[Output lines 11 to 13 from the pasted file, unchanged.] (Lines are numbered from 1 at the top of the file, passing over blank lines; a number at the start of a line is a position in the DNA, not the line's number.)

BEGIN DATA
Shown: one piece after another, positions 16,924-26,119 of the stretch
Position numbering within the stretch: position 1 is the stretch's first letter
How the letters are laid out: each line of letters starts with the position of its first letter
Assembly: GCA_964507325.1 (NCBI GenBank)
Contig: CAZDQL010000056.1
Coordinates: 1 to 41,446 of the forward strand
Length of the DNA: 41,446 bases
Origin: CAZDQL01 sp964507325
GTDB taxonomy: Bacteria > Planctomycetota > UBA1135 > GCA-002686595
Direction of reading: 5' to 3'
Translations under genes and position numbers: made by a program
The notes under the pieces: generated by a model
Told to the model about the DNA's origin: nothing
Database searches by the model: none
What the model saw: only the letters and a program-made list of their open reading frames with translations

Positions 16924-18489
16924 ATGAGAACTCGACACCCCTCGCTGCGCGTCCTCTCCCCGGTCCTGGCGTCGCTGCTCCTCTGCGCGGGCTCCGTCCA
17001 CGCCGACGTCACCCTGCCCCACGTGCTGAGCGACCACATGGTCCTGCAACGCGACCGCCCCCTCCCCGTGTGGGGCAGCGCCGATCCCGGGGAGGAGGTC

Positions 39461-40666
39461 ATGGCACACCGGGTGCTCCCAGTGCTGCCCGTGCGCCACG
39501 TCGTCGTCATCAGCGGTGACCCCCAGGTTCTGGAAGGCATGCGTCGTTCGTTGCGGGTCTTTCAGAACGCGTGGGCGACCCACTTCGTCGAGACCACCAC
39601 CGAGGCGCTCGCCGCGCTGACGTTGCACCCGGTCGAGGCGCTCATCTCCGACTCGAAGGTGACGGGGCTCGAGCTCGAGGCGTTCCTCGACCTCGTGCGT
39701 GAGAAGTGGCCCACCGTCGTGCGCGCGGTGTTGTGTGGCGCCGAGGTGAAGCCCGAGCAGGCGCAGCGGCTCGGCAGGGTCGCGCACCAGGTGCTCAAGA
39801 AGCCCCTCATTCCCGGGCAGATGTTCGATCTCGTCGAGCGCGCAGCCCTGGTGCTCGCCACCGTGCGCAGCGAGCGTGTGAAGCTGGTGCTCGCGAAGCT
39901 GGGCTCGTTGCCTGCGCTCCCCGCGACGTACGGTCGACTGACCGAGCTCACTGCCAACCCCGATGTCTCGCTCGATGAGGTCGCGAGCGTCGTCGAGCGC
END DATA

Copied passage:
Translations under genes and position numbers: made by a program
The notes under the pieces: generated by a model
Told to the model about the DNA's origin: nothing